Yesterday was the first time I spent May Day in Blois. It was a good day. I woke up alive for the 3rd day running since I smashed my head into a very low authentic Renaissance beam at Closerie Falaiseau that you are supposed to duck under to go into one of the rooms. The people were on the short side back in those days! It felt as though I had a huge weight on my head and I did wonder for a few days whether it hadn’t been damaged forever. But it seems that I have survived!
While we were having breakfast, Relationnel suddenly got up, put his cap on and left. I was a bit put out until he came back a few minutes later with three little sprigs of muguet from the garden of our “little house”. It’s the tradition in France to give lily-of-the-valley on 1st May for good luck, especially to your loved ones. You can find it on practically every street corner, mainly sold by charities and similar associations. And because it’s Labour Day, it’s also the one day of the year when anyone can sell on the street without a permit in France.
Then we set out for the annual Chambord “brocante” or “vide-grenier” as they call it (attic emptier), the largest in the region, whom Madame Previous Owner had told me about a long time ago, warning me that we should be there by 7 am! Since we didn’t even wake up until 10.30 am, it was considerably later by the time we left. On the way, we saw a sign for another “vide-grenier” at Maslives so I insisted we stop.
It was very much a local edition, where most of the people obviously knew each other. We wandered around in the wet grass, delighted that we had had the foresight to change into our walking boots. I saw the most amazing child’s tricycle with long handlebars to turn to make it go. Relationnel spied out a lampshade made of pig’s bladder on top of the most hideous lamp stand imagineable so we paid the full price and left the lamp explaining to the vendor that we wouldn’t be able to use it. He commisserated saying that he had inherited it from his mother and didn’t have room either – but didn’t bring the price down!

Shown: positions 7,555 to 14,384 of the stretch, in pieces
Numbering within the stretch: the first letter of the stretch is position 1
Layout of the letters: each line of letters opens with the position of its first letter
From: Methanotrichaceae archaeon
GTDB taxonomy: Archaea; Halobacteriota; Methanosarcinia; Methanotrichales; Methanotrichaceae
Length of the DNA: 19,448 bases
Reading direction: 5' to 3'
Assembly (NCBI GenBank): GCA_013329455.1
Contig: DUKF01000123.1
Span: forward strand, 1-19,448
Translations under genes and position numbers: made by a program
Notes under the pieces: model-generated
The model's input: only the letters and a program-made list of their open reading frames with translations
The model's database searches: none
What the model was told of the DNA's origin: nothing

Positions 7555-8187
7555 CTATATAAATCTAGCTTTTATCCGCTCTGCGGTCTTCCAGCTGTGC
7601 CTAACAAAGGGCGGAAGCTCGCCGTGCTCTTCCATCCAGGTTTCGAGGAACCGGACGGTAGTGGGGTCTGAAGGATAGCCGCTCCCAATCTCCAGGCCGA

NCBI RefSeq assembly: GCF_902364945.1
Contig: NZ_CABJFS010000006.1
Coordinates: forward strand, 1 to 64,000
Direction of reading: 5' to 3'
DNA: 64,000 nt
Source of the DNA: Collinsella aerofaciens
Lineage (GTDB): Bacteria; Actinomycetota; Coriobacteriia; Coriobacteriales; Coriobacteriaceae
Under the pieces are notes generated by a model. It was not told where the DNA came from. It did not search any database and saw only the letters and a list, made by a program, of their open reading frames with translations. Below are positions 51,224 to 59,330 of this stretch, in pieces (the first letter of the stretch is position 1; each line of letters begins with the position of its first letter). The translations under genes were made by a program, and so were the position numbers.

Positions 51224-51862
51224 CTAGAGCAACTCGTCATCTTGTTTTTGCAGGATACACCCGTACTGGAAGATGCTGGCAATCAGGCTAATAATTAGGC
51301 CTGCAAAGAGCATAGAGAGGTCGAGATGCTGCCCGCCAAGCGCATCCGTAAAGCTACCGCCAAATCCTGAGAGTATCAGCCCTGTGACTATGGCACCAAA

We continued on to Chambord. You could tell from the gendarmes everywhere that it was not on the same scale. We parked, as directed, in a large field and were thankful, once again, that we were wearing our boots. By then, the sun had come out for the first time in 4 days, and we had a lovely time exploring the endless rows of stalls with the majestic Château de Chambord as a backdrop. The prices, however, were much higher, and we didn’t find anything to our liking.
At about 2.30, we decided to have lunch at one of the two restaurants in the castle grounds – Le Saint-Louis – which had both reasonable prices (about 12 euros for a salad) and friendly service. We’d done enough brocanting by then and went home to change into our cycling gear. It was great to be able to ride out the gate and down our country road. Not exactly possible in Paris!
After cycling along a dirt road and through a few puddles, we reached bitumen again, to my relief. We then rode up a very manageable slope to the highest point of Blois which means we’ll be able to cycle into the city centre in the future without too much effort. On the way, my chain came off and I thought I should learn how to put it back on by myself for when I go cycling without Relationnel. Newfound independence!
When we got home, we attacked the expresso machine again and finally made our first cappuccino! It was excellent (the coffee came from Verlet, I might add, and was accompanied by chocolates from Anglina’s). And despite the fast-descending temperature, we decided to dine al fresco for the very first time in Blois!